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Thursday, January 10, 2008

One year ago: Media silence on the "surge"

There will be much wringing of hands today over the first anniversary of the “surge” announcement. The Democratic leadership has already declared the escalation a failure, despite the cut in violence on the ground. Republicans are trumpeting the “success.” What I would like to reflect on is this: At the critical turning point in America’s tragic adventure in Iraq, the editorial pages of the largest U.S. newspapers were surprisingly – even, appallingly – silent on President Bush’s likely decision to send thousands of more troops to the country.

After the plan was announced many of them did come out against it. But it was much, much too late. They dallied even as hawkish conservatives such as Oliver North, and dozens of other op-ed contributors (such as George Will and David Brooks), came out against the idea, and polls showed that 11% or less of the public backed the idea.

My survey of major papers’ editorial pages in the week before the Bush announcement found that very few said much of anything about the well-publicized “surge” idea, pro or con. The editorial page of The New York Times, for example, said nothing that week, beyond noting the "bleak realities" in Iraq, even as its regular columnists (including Tom Friedman) ripped the idea. Other papers often critical of the war, such as the Los Angeles Times, the Boston Globe, USA Today, and the Pittsburgh Post-Gazette -- among others -- were also silent. Oddly, all of them had hailed the recent Iraq Study Group report -- which opposed an escalation.

The Washington Post did not rouse itself to take a stand. It did run a major op-ed by Sen. John McCain, titled, "The Case for More Troops." Cleveland's Plain Dealer, Denver's Rocky Mountain News, Portland's The Oregonian, Long Island's Newsday and New Jersey's Bergen Record did not breathe a word. On the Sunday before the Bush speech, The New York Times again failed to discuss the surge, even though it ran a lengthy editorial attack on Bush called "The Imperial Presidency 2.0."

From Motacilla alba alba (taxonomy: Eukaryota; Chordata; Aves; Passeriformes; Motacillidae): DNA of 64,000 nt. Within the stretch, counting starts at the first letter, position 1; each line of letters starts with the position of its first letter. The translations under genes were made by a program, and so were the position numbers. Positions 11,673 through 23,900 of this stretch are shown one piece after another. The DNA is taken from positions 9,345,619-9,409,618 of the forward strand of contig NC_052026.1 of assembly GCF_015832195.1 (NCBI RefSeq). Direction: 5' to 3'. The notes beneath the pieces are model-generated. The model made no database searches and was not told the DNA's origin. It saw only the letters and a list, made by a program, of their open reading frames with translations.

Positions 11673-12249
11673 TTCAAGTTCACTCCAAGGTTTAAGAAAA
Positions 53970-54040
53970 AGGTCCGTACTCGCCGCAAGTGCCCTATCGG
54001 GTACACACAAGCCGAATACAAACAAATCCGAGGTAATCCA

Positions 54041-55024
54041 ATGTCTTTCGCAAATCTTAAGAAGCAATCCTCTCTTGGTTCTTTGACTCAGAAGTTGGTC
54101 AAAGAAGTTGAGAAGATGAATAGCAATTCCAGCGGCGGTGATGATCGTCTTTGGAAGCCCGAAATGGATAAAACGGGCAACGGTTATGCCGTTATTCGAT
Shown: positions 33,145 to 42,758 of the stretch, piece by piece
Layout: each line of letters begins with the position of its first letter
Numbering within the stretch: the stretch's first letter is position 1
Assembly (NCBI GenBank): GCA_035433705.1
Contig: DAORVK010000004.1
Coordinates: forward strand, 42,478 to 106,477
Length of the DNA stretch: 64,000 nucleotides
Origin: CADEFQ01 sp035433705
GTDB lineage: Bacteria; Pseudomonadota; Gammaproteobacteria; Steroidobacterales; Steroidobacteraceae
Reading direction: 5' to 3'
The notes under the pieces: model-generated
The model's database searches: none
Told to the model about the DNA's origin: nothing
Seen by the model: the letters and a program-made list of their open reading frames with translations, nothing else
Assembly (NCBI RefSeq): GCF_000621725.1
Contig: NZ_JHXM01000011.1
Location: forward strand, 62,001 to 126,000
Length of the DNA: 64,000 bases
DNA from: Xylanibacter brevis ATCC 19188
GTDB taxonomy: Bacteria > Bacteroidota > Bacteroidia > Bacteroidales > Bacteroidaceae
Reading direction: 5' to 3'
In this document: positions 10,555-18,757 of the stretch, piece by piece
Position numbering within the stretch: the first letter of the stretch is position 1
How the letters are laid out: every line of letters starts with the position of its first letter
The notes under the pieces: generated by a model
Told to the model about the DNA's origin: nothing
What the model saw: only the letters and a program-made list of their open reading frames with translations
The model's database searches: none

An E&P article that reviews how the press (eventually) responded:
http://www.editorandpublisher.com/eandp/news/article_display.jsp?vnu_content_id=1003694993

The great Richard Thompson's response:

4 comments:

nffcnnr said...

Also noteworthy is the silence from most mainstream media on the failure of the "surge" to generate much political progress, which, according to the President, was its objective. Have you seen anything?

HoneyBearKelly said...

Remember the bi-partisan congressional group that was supposed to be headed by Lieberman?

What happened to that?

One Fly said...

Of course the media is silent. they have been a partner in this from the beginning. I think it may be worse than ever in what passes as news in this country. Our democracy is probably lost and we don't even know it.

soothsayer said...

nffcnnr says: "Also noteworthy is the silence from most mainstream media on the failure of the "surge" to generate much political progress, which, according to the President, was its objective. Have you seen anything?"

Reponse:
1....So who controls the US mainstream media?
Ans: Google "who controls US Media" and find out for yourself

2....So who promoted this war?
Ans: the neocons and the US media.

3....So who really loses and who benefits?
Ans: Part 1 USA; Part 2 who controls the US Media.